By Andy Miller
Southerners have high rates of chronic disease such as diabetes and are more likely to be uninsured than people in other regions, a newly released report says.
And nearly one-quarter of Southerners report they do not have a usual source of health care. That’s significantly higher than for adults in the Midwest and Northeast, though it’s similar to the rate for residents in the West.
The Kaiser Foundation “issue brief” was prepared for a March meeting of health care stakeholders from the South and around the nation, held at the Satcher Health Leadership Institute at the Morehouse School of Medicine in Atlanta. It was released publicly last week. The report defines the South as a fairly broad region, and includes Oklahoma, Delaware, West Virginia and Maryland as among the 16 states plus the District of Columbia.
The South has a rapidly growing population and is more racially and ethnically diverse than other regions, the report notes. People of color make up 41 percent of the total Southern population.
The South also includes states with high poverty rates. Georgia, at 24 percent, is among the states higher than the national average of 21 percent.
The majority of the uninsured in the South live in Texas, Florida and Georgia, according to the report. The uninsured in these three states, in fact, account for 44 percent of the uninsured nationwide. Yet as of 2012, the three have the lowest number of federally qualified health centers per 1 million low-income residents. (Texas, Florida and Georgia are among the nation’s most populous states, ranking No. 2, No. 4 and No. 8, respectively, according to current estimates.)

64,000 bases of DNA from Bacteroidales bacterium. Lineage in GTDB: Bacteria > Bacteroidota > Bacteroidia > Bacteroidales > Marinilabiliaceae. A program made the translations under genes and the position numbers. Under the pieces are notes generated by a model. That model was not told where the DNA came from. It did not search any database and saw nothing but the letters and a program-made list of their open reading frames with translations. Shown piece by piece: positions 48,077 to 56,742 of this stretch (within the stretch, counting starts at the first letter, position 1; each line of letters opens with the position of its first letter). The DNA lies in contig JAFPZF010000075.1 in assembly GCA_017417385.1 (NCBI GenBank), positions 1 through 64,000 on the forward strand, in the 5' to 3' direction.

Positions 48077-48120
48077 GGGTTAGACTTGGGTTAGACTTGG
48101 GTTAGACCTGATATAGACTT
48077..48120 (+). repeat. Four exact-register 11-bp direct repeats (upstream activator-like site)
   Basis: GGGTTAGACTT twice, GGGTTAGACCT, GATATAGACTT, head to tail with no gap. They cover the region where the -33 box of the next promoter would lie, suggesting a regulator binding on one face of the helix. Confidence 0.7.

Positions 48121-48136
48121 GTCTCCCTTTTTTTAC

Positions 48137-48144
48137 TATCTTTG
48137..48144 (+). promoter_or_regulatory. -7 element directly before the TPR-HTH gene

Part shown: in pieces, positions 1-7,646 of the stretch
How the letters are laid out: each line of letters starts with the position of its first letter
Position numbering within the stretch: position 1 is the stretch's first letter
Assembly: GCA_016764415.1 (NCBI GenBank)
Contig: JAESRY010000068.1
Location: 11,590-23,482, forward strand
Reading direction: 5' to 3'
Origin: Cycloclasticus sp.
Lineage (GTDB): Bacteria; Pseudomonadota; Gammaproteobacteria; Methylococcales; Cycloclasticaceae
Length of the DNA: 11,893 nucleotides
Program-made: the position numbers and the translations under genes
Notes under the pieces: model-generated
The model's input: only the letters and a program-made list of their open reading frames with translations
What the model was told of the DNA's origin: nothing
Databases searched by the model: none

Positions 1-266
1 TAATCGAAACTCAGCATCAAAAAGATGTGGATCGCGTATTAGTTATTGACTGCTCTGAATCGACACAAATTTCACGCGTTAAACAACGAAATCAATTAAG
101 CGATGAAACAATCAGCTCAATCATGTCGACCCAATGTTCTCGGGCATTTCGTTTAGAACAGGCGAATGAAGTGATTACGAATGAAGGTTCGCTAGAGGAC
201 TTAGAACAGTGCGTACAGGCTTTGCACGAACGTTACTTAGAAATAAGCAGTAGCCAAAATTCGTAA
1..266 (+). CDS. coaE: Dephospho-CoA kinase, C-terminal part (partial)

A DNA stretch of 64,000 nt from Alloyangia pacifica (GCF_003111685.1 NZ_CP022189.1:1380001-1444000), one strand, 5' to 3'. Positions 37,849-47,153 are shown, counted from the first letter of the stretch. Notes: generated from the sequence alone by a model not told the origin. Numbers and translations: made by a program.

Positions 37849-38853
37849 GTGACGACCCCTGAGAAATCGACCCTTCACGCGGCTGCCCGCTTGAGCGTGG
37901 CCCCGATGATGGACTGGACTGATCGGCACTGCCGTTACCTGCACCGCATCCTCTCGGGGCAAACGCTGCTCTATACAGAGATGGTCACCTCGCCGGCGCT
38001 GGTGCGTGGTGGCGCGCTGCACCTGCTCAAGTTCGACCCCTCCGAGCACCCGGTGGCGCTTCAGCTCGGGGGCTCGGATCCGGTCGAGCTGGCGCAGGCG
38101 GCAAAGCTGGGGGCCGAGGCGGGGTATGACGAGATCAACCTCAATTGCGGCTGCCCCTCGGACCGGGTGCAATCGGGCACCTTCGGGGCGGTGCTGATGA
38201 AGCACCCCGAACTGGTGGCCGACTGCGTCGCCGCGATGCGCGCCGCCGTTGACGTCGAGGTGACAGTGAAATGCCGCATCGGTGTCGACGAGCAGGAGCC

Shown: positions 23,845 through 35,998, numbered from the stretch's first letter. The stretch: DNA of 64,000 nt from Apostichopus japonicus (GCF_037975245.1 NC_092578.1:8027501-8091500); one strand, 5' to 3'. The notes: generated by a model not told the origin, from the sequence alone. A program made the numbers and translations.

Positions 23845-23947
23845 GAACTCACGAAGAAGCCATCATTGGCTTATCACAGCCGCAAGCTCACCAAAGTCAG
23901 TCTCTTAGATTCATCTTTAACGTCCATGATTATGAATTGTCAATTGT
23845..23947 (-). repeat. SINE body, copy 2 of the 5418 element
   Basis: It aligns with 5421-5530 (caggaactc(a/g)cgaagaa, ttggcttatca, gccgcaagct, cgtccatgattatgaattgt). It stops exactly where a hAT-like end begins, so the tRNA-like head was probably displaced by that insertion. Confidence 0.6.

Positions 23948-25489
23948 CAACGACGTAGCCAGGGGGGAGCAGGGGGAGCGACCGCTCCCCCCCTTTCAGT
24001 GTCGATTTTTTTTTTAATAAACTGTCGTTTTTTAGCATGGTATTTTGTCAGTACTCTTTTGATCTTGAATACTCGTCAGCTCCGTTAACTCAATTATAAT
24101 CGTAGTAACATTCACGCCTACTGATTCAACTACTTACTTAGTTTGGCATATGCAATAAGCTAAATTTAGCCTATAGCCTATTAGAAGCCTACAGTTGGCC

People of color make up the majority of uninsured in the South, while 42 percent are white.
Meanwhile, the South contains states with the highest rates of diabetes, heart disease deaths, infant mortality and cancer deaths. “More than anything, [the report] reconfirmed to me the unique challenges in the South,’’ said Dr. Harry Heiman, director of health policy at the Satcher Health Leadership Institute. Heiman cited the health disparities and burden of chronic diseases in the region, such as heart disease, hypertension and diabetes.
The Kaiser report also notes that most Southern states are not expanding Medicaid under the Affordable Care Act.